Further, there should be clear protocols for placing patients in the ‘not ready for care’ category (which should always be for a medical reason) or removing them from a waiting list. There must be clear documentation of the reason a patient is in the ‘not ready for care’ category or removed from a waiting list. There should also be a mandatory review period.

Waiting times
The truest measure of the length of time public patients wait for surgery is from when they are referred by their general practitioners to specialists for assessment. While ever this period of time is not counted, the elective surgery waiting time data grossly understates the real time people wait for surgery. The true picture of the demand on the public hospital sector and the impact on public patients is hidden.

The Council of Australian Governments does not consider the hidden waiting list a priority – consideration will only be given to developing a measure of surgical access from general practitioner referral to surgical care for future agreements (National Partnership Agreement for Improving Public Hospital Services, 2011, pg 25, clause A54(c)).

Nevertheless, this project presents an opportunity to implement arrangements to count the waiting time from the GP referral.  

Public hospital capacity
The reality is that insufficient public hospital capacity is the cause of people waiting too long for elective surgery. Fiscal pressures in jurisdictions combined with performance reporting leads to strong incentives for inconsistent application (i.e. data manipulation) of national definitions to paint a better picture of the capacity of hospitals to meet demand. Financial rewards or penalties for ‘good’ or ‘bad’ performance can have a similar effect.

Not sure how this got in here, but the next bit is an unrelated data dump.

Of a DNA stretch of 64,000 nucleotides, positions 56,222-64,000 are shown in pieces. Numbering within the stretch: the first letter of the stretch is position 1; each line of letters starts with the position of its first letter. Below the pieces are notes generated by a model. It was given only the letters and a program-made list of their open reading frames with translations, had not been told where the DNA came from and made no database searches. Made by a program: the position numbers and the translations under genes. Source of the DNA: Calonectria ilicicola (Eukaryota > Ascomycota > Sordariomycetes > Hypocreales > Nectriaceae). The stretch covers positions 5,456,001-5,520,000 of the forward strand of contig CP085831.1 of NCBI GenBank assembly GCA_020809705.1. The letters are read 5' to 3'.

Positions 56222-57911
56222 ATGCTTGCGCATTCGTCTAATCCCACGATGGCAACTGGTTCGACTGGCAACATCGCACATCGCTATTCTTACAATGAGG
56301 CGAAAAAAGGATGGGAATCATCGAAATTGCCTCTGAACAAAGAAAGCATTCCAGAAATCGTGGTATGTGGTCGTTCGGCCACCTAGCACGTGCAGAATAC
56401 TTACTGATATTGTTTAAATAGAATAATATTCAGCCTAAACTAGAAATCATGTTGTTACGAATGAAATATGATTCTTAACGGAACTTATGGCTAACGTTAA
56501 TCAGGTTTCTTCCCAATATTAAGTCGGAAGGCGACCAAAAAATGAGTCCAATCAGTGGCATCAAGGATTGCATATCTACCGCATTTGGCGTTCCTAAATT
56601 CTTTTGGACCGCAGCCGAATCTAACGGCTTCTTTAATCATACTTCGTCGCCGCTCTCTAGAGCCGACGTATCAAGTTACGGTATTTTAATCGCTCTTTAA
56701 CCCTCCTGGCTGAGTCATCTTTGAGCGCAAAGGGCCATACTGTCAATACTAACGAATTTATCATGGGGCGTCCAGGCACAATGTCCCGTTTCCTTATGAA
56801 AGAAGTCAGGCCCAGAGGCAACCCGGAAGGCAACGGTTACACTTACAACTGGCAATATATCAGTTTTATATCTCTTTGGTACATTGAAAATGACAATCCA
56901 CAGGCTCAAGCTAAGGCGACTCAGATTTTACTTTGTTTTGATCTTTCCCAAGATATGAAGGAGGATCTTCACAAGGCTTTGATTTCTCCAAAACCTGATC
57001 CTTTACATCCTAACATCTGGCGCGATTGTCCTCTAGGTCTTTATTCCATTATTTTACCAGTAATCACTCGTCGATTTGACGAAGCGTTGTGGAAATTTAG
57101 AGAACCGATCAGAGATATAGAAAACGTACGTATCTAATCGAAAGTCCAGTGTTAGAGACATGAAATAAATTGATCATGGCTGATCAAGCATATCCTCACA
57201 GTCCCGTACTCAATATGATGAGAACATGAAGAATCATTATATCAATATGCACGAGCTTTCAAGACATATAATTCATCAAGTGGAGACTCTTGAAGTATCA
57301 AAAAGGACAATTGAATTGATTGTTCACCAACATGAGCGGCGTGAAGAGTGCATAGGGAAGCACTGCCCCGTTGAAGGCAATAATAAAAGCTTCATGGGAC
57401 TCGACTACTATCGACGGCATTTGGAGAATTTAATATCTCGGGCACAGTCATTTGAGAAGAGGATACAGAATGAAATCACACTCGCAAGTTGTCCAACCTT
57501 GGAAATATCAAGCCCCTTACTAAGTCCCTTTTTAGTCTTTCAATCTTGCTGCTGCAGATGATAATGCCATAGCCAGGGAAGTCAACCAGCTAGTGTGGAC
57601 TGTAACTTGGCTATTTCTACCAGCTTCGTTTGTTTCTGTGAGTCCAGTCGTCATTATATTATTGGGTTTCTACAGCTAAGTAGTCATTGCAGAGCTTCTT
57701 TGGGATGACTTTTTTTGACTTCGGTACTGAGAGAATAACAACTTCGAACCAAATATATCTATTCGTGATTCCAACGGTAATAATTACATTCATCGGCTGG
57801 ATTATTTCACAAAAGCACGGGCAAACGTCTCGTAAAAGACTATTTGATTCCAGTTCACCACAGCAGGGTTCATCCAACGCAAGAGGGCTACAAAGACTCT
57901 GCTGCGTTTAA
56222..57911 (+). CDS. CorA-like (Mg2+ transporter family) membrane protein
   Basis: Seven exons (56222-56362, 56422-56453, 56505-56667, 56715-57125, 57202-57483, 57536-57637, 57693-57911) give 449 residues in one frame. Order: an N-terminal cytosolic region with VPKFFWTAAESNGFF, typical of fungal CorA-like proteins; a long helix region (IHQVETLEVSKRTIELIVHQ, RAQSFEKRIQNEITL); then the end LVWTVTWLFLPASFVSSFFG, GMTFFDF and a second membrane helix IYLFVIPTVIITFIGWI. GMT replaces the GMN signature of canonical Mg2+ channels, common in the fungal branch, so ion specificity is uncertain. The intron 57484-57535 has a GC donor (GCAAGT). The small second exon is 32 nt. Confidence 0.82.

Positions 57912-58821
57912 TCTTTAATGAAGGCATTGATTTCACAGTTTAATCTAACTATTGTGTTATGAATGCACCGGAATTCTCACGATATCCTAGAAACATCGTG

Introducing national definitions will not (of themselves) overcome these situations. Clearly articulated elective surgery waiting list practises, data collection and reporting is needed. The AMA points again to the work commissioned by AHMAC in 2009, but apparently not completed.

Taking all these steps – introducing national definitions, counting the full waiting time for elective surgery, and applying them consistently across the country – will require a strong commitment from governments, hospital administrators and medical practitioners responsible for assigning patients to elective surgery urgency categories.

Only when we have a commitment to these activities will there be a true picture of the demands on the public hospital sector and the ability to make fully informed decisions about public hospital service planning, delivery and resourcing.


APRIL 2012


Georgia Morris
Senior Policy Advisor
Medical Practice and eHealth
Australian Medical Association
Ph: (02) 6270 5466